For the full review, see:

Carol Tavris. "''How Smiles Were Packaged and Sold." The Wall Street Journal (Saturday, March 31, 2018): C5 & C7.

(Note: ellipsis added.)

(Note: the online version of the review has the date March 29, 2018, and has the title "''Happier?' and 'The Hope Circuit' Reviews: How Smiles Were Packaged and Sold.")


The book under review, is:

Horowitz, Daniel. Happier?: The History of a Cultural Movement That Aspired to Transform America. New York: Oxford University Press, 2017.







May 22, 2018

Retail Clinics Grow as Office Visits to Physicians Decline



(p. 1) Is the doctor in?

In this new medical age of urgent care centers and retail clinics, that's not a simple question. Nor does it have a simple answer, as primary care doctors become increasingly scarce.

"You call the doctor's office to book an appointment," said Matt Feit, a 45-year-old screenwriter in Los Angeles who visited an urgent care center eight times last year. "They're only open Monday through Friday from these hours to those hours, and, generally, they're not the hours I'm free or I have to take time off from my job.

"I can go just about anytime to urgent care," he continued, "and my co-pay is exactly the same as if I went to my primary doctor."

That's one reason big players like CVS Health, the drugstore chain, and most recently Walmart, the giant retailer, are eyeing deals with Aetna and Humana, respectively, to use their stores to deliver medical care.

People are flocking to retail clinics and urgent care centers in strip malls or shopping centers, where simple health needs can usually be tended to by health professionals like nurse practitioners or physician assistants much more cheaply than in a doctor's office. Some 12,000 are already scattered across the country, according to Merchant Medicine, a consulting firm.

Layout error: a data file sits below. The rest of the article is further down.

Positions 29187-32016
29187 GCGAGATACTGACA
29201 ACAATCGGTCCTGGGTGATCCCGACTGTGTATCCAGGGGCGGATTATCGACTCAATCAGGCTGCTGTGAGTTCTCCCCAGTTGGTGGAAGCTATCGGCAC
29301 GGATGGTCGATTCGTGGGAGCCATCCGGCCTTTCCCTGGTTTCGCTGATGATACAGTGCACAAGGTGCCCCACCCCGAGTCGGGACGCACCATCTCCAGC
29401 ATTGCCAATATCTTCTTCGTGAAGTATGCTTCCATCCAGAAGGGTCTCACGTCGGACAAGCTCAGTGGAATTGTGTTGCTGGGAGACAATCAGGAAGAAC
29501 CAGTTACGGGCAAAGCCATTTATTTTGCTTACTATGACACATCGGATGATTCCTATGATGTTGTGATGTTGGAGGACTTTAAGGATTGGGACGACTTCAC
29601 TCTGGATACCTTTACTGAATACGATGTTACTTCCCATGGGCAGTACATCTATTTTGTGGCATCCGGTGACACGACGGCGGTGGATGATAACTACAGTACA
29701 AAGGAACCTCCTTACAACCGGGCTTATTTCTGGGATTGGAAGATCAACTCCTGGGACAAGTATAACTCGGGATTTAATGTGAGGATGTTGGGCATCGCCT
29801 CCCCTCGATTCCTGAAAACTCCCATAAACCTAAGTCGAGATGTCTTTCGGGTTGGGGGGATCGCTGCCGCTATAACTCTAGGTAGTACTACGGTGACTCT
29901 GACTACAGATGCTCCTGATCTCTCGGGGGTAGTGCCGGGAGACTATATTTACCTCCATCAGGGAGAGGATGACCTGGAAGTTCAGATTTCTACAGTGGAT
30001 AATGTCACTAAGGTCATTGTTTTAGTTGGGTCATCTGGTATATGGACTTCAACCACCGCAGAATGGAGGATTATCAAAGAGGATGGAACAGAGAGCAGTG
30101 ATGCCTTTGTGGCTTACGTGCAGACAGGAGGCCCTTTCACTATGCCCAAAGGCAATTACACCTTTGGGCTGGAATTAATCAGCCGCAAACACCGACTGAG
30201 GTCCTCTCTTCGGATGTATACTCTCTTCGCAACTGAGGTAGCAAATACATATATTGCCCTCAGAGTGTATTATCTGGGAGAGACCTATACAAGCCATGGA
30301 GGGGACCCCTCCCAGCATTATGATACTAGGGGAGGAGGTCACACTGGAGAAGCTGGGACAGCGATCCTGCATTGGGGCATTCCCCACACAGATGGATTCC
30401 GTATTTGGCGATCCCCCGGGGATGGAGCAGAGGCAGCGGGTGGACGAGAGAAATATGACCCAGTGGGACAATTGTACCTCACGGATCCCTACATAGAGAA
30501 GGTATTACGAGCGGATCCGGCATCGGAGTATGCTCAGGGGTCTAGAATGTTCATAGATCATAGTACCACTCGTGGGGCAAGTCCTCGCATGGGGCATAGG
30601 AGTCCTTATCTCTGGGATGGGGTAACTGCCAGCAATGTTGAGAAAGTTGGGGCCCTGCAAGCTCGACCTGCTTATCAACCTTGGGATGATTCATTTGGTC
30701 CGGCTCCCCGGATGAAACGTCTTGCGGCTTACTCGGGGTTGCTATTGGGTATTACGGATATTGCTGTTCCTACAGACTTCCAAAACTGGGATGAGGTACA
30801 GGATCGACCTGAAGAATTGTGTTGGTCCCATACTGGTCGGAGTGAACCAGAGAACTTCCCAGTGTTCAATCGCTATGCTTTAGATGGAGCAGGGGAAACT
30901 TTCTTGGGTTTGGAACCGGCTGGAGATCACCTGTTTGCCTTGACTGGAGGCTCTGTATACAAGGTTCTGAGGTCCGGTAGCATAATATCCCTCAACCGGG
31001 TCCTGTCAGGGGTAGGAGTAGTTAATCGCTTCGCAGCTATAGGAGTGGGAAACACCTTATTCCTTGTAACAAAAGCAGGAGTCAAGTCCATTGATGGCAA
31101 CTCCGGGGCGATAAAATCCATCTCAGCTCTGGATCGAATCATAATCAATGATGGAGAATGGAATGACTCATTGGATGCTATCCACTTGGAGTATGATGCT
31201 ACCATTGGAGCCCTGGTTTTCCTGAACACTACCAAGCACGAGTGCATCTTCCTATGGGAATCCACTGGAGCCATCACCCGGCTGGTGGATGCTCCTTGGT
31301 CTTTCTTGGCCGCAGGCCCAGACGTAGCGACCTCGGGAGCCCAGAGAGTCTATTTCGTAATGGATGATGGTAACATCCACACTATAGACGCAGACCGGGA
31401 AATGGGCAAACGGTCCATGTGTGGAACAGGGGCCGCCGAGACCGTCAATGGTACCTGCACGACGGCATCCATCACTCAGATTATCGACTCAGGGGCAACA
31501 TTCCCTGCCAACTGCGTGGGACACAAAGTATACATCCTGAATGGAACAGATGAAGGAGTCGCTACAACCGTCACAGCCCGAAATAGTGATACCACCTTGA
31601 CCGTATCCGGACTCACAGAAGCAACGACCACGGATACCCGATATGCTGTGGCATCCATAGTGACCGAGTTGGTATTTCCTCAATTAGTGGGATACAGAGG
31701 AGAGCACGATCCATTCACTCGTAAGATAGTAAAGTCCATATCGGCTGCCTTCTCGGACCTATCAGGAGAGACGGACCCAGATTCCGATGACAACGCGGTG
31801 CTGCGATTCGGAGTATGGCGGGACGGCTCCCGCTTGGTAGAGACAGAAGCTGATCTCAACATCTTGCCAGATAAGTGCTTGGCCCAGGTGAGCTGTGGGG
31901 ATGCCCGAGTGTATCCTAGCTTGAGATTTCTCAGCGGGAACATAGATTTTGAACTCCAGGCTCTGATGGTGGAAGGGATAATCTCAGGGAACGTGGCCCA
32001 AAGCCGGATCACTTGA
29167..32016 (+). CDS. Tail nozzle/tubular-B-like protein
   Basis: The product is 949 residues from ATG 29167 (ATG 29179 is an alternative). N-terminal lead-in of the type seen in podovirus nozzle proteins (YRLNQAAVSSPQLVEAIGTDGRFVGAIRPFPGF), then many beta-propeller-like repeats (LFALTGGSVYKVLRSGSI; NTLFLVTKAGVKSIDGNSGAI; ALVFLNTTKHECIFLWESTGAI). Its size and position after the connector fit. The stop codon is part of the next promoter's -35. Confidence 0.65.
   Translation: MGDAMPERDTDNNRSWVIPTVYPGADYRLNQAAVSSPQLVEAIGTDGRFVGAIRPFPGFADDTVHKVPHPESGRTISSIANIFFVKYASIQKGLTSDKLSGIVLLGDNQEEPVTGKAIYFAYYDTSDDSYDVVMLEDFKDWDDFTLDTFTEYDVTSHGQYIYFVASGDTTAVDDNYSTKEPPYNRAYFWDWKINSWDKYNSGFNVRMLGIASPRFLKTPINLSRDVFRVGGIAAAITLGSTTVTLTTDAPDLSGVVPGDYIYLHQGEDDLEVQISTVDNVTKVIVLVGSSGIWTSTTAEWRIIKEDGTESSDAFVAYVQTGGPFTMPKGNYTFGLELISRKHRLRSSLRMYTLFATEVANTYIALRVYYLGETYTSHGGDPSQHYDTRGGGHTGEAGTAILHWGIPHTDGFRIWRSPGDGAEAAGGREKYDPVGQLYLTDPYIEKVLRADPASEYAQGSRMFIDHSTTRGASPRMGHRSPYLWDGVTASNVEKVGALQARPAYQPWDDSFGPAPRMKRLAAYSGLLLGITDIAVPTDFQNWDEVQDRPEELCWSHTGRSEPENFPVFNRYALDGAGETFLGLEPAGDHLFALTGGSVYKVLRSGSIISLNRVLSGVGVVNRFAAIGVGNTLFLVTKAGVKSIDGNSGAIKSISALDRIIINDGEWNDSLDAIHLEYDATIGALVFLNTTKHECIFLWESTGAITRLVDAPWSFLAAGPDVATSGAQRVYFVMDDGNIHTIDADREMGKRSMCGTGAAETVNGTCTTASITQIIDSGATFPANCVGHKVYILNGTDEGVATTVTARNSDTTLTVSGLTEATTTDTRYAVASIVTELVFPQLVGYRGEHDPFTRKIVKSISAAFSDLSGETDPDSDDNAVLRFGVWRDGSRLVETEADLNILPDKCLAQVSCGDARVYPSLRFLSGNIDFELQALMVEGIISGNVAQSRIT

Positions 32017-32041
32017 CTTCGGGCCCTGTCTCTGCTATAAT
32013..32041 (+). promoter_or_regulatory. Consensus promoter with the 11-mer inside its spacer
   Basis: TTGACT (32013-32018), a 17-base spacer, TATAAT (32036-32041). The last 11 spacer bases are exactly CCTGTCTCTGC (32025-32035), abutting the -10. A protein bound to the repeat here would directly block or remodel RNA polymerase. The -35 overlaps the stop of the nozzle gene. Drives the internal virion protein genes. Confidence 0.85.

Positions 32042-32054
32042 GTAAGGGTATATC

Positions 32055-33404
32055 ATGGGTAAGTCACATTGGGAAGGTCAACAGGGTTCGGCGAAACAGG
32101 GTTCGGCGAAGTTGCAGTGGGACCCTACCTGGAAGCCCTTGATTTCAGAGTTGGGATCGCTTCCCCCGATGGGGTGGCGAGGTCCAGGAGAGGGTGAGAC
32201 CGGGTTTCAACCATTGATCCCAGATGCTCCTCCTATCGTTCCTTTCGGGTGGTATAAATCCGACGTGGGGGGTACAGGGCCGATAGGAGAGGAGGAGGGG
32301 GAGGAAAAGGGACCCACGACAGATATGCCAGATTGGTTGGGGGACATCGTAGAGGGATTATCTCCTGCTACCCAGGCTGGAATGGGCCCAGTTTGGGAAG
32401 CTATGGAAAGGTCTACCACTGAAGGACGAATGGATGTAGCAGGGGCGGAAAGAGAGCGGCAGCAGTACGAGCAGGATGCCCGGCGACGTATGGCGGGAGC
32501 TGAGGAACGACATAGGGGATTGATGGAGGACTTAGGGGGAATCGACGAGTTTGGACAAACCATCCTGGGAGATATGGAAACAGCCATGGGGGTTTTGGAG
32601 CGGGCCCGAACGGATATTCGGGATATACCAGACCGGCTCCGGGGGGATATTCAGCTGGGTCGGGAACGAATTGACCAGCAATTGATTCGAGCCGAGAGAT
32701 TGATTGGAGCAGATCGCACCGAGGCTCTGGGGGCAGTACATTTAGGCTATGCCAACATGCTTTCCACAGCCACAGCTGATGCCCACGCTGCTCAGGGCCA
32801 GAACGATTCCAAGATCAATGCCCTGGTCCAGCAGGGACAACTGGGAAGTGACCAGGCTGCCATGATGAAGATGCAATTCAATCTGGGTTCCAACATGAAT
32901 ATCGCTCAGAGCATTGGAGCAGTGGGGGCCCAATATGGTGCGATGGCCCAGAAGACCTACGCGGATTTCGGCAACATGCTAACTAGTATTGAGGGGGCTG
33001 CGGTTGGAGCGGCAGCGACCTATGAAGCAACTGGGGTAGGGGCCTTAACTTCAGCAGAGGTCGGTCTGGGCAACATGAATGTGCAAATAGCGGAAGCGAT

On the other side, office visits to primary care doctors declined 18 percent from 2012 to 2016, even as visits to specialists increased, insurance data analyzed by the Health Care Cost Institute shows.



For the full story, see:

REED ABELSON and JULIE CRESWELL. "Merger Medicine and the Disappearing Doctor." The New York Times, SundayBusiness Section (Sunday, April 8, 2018): 1 & 7.

(Note: the online version of the story has the date APRIL 7, 2018, and has the title "The Disappearing Doctor: How Mega-Mergers Are Changing the Business of Medical Care.")






May 21, 2018

Big Pharma Is Mellow about FDA Obstacles to Innovation



It sometimes appears that big pharma is comfortable with the hugely expensive FDA drug approval process. Perhaps big pharma firms have learned how to navigate the process and have the resources to do so. And perhaps the process discourages disruptive innovations from small medical startups that have not learned how to navigate the process, and do not have the resources to do so. If so, then the puzzling indifference of big pharma indicated in the passages quoted below, becomes easier to understand.

(There's a wonderful recent TV ad from big pharma supporting innovation by quoting the Dylan Thomas poem saying we should "rage, rage against the dying of the light." If only they really meant it.)



(p. A13) In recent years, the arrival of breakthrough drugs for everything from cancer to rare diseases has led to a surge in the number of patients wanting early access to treatments. The pleas -- sometimes driven by viral social media campaigns -- have proved vexing for companies that have invested millions to get a drug to market and are wary of doing anything to jeopardize their chances.